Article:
OXFORD, Miss. — This was not part of the deal.
Missouri joined the Southeastern Conference for a number reasons: budget bumps, Big 12 unrest and the prestige jump among them. If the football team was going to flounder as expected, at least the mediocrity would be scenic.
But for the fourth time this season, Missouri came away from an SEC town with more than a postcard. Saturday night, the Tigers entrenched themselves as one of the conference’s elite in 2013 with yet another dominating victory away from Columbia.
Oxford, Miss., was the final stop. The details of Missouri’s 24-10 win will largely be forgotten. But the lasting memory came after the clock hit 0:00. The only specks of Mississippi blue and red left in the stands were members of the band, while thousands of Missouri supporters encased the east side of Vaught-Hemingway Stadium, their familiar six-letter chant echoing.
“We’re in the SEC just like everybody else,” defensive end Kony Ealy said. “I guess you can say we want it more.”
The sellout home crowd of 61,168 rested its lungs early as Missouri quarterback James Franklin conducted an eight-play touchdown drive at breakneck speed (2:45) to open the game.
Saturday night was Franklin’s first time in the starting lineup since suffering a right shoulder injury at Georgia Oct. 12. His return boosted a potent running game that totaled 260 yards on the night.
“We’re so great at communicating with each other,” running back Henry Josey said of Franklin. “It was a good feeling having him back and I felt stronger having him back there, too.”
When home fans recovered from the early setback, the Missouri defense shushed the Ole Miss offense.
The Rebels went on an 18-play, 85-yard drive that included a first-down-and-goal from the 1-yard-line. But penalties and a goal line stand by the Tigers forced the Rebels to try a short field goal, which freshman Josh Augusta blocked to preserve the 7-0 lead.
“We’re fighting more so for the seniors than for ourselves,” Ealy said. “It all comes down to focus. It’s about how you come back from adversity. I think we’ve done a good job facing that this season.”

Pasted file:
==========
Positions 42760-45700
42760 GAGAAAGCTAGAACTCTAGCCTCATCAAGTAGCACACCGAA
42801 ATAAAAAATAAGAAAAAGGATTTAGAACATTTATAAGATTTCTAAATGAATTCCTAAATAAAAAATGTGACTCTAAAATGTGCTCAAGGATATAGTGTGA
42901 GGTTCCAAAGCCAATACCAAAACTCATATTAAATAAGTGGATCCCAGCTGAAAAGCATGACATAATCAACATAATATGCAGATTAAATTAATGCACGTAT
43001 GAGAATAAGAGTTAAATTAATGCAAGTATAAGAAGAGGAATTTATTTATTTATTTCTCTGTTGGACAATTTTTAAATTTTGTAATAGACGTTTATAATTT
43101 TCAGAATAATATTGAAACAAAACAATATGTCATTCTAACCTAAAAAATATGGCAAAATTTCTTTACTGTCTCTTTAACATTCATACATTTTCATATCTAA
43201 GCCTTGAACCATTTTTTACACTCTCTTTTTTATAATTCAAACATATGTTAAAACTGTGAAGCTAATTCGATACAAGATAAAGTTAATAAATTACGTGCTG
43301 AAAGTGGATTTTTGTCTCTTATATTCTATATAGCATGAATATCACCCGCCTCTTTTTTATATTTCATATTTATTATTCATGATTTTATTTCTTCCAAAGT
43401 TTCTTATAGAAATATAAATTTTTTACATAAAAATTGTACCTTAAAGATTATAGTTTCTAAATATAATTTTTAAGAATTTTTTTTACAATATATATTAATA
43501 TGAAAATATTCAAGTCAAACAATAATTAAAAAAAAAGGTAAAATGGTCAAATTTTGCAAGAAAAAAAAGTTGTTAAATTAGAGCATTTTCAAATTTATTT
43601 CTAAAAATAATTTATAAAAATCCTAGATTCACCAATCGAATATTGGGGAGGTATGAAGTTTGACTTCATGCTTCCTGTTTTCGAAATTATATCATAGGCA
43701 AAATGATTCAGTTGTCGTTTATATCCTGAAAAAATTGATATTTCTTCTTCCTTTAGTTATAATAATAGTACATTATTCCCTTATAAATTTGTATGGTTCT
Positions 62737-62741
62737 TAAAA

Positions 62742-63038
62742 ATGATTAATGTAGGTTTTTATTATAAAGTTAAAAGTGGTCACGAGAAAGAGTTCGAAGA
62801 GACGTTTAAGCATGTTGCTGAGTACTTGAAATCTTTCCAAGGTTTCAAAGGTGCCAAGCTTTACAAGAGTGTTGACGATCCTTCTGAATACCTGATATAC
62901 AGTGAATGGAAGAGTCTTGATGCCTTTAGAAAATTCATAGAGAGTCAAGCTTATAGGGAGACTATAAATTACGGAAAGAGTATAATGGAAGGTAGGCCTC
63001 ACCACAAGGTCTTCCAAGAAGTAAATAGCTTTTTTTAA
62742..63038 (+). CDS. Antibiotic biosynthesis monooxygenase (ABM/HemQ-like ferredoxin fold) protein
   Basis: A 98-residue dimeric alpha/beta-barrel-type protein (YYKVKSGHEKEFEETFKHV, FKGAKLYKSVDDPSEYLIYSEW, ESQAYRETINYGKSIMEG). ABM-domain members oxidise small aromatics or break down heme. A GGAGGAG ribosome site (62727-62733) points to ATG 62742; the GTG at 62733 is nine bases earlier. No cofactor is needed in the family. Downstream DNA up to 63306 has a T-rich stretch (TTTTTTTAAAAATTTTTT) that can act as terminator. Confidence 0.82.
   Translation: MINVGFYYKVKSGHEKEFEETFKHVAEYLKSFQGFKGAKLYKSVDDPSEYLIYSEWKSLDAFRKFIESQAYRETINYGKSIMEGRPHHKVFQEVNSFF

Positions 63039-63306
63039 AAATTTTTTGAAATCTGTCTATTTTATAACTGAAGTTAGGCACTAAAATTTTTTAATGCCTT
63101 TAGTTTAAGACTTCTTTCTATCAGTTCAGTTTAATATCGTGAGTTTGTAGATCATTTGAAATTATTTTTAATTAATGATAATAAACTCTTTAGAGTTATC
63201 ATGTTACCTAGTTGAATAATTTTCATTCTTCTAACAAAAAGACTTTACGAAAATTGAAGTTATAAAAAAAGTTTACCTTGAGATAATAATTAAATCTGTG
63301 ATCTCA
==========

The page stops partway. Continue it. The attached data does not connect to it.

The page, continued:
As coach Gary Pinkel promised during the week, backup quarterback Maty Mauk got first-half playing time.
“Make sure you’re warmed up,” the coaches told him in the second quarter. “Be ready to go.”
The redshirt freshman — who accounted for 11 total touchdowns while starting the past four games in Franklin’s absence — was more than ready. He threw a 60-yard strike to Bud Sasser en route to a 33-yard Andrew Baggett field goal on his only drive of the day.
Minutes later, Marcus Murphy picked up a three-yard rushing touchdown on the speed option and the Tigers took a comfortable 17-3 lead into halftime.
But that lull didn’t last long. In the two teams’ first matchup since a 38-25 Missouri victory at Vaught-Hemingway in 2007, things got raucous in third quarter.
The Rebels struck immediately with a mesmerizing 45-yard touchdown run. I’Tavius Mathers started right, but cut back behind his blockers to find a gaping hole and cut the Tigers’ lead to seven points.
On the ensuing Missouri drive, the Tigers faced a 4th-and-2 from their own 20-yard-line. Punter Christian Brinser leaped in the air as if the ball had sailed past him, but the snap went straight to defensive tackle Harold Brantley, who picked up twenty-six yards on the fake. First down.
“We should play him in short-yardage offense,” Pinkel said.
The Tigers took a two-touchdown lead into the fourth quarter, but the Rebels threatened again when Bo Wallace hit Ja-Mes Logan for a 12-yard touchdown.
However, replays showed that Logan stepped out at the 7-yard-line, and Donte Moncrief later dropped a touchdown pass to turn the ball over on downs.
From there on out, the Tigers’ offense put on a clock-bleeding clinic.
“We have to do a great job,” Josey said. “This is on us every time. And our offensive line loves running the ball, so when we do get our chances, we have to go ahead and plow the ball down the field.”
Ole Miss had one more shot to make it a game when Missouri faced 3rd-and-8 from its own 37, but Franklin danced away from several tacklers for a 13-yard gain and a Rebel red cherry on top of his comeback.
With the win, the Tigers ran their record to 10-1 and completed their road schedule without blemish.
“We’ve got a share of the championship now,” Pinkel said. “This is what you do it for."
The last time Missouri accomplished a perfect season on the road was 34 years ago. The 1979 Tigers won all five of their away games — Illinois, Ole Miss, Colorado, Iowa State and Kansas — but dropped five of six at home and lost to South Carolina in the postseason Hall of Fame Classic.
Now, only one hurdle stands between the Tigers and a date with Alabama in the SEC Championship Game on Dec. 7.
“You dream about it,” Josey said. “You talk about it, and you just have to show up and play. We could’ve been here last year. We could’ve been here the year before that. It’s just putting it all together and coming together as a team.”
Heisman winner Johnny Manziel will lead Texas A&M into Columbia next Saturday night. Missouri’s dream season hinges on a victory over a fellow Big 12 ex-pat.
“It says a lot about Coach Pinkel and how much he believed we could turn around the program like we have,” Josey said. “It’s a blessing to be in this position. We don’t take it for granted. We’re not done yet.
“That’s the biggest thing. We’re not finished.”